During a recent trip to the Denver Art Museum, I happened upon a wonderfully colorful, vibrant, beautiful and thought provoking interactive installation entitled Aqua Terra. The artist, Francisco Alvarado-Jaurez took paper bags from the grocery store to create tropical sea plants and a landscape inspired by his home, Honduras. The description stated that Alvarado-Jaurez felt this piece highlights the many different ways of recycling and using everyday objects to create art. When I saw the art installation, I immediately thought what a wonderful project for a classroom to take inspiration from and create their own. The installation also invited viewers to participate in the creative process by adding a creature, note or original art to the installation. 

There are so many great learning opportunities to stem from a project like this: recycling, taking care of the Earth, learning about the environment, becoming scientists and observing your surroundings, and cooperation.   

Exploring the different themes:

Recycling

  • Discuss the concept of recycling: the process, how it works, why it is important.
  • Ask children/ families to bring in materials from their homes. It could be anything from paper grocery bags, bottles, cans, to natural elements found in their yard that the class will repurpose.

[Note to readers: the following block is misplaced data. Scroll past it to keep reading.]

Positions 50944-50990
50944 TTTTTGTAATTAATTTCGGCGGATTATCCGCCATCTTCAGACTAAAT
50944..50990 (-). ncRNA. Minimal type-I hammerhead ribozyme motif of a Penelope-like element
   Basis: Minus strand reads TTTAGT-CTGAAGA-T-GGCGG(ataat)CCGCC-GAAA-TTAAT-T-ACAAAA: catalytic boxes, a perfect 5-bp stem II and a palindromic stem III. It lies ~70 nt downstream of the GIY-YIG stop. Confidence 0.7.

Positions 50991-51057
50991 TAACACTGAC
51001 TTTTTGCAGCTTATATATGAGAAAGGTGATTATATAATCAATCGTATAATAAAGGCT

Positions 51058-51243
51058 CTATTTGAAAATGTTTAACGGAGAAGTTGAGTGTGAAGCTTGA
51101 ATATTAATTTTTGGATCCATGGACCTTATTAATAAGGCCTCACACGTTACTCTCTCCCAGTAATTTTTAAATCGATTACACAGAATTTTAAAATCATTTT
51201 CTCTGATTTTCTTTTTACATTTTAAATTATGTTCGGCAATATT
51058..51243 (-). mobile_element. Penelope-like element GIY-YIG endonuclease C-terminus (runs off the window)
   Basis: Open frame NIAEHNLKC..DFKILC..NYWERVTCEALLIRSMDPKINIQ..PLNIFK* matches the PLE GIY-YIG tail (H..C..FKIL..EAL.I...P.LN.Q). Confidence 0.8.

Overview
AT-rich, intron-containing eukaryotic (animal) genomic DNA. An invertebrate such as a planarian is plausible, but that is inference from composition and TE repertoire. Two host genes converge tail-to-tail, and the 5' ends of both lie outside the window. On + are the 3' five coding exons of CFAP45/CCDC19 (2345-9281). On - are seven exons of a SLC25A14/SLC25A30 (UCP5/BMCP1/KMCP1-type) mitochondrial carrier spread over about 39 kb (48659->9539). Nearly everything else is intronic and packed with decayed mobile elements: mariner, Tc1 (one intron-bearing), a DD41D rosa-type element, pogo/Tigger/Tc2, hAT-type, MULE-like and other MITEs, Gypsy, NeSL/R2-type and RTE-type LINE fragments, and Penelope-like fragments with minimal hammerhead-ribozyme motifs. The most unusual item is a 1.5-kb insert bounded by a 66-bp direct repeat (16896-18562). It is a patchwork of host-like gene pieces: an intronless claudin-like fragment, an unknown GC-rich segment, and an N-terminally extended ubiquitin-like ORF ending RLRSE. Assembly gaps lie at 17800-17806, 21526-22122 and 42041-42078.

• Look for items in the school that can be recycled and repurposed.

Science

  • Discuss the process of recycling and the concept of turning something old into something new
  • Explore and discover the environment: the school, the city. Is there an ocean, mountain, desert near by? What trees, flowers, flora and fauna are surrounding the school?

Social/emotional

  • Create and design a piece of artwork
    • discuss a plan for the classroom’s piece. Does the class want to use one type of material or multiple? Does the class want to assign roles and specific jobs or let everyone work on what they want?

Literacy

  • Create science or art journals
  • Research different art mediums and environments

Family engagement component

  • Ask families to contribute to the piece, just like Aqua Terra. Provide some guidelines for parents and families to follow

If you are in a Jewish classroom you can incorporate Jewish values and themes. Here are some values you can discuss and highlight:

  • Tikkun Olam: Repairing the Earth
  • Shemirat Ha’adamah: Protecting the Earth
  • Bal taschit: Do not destroy or needlessly waste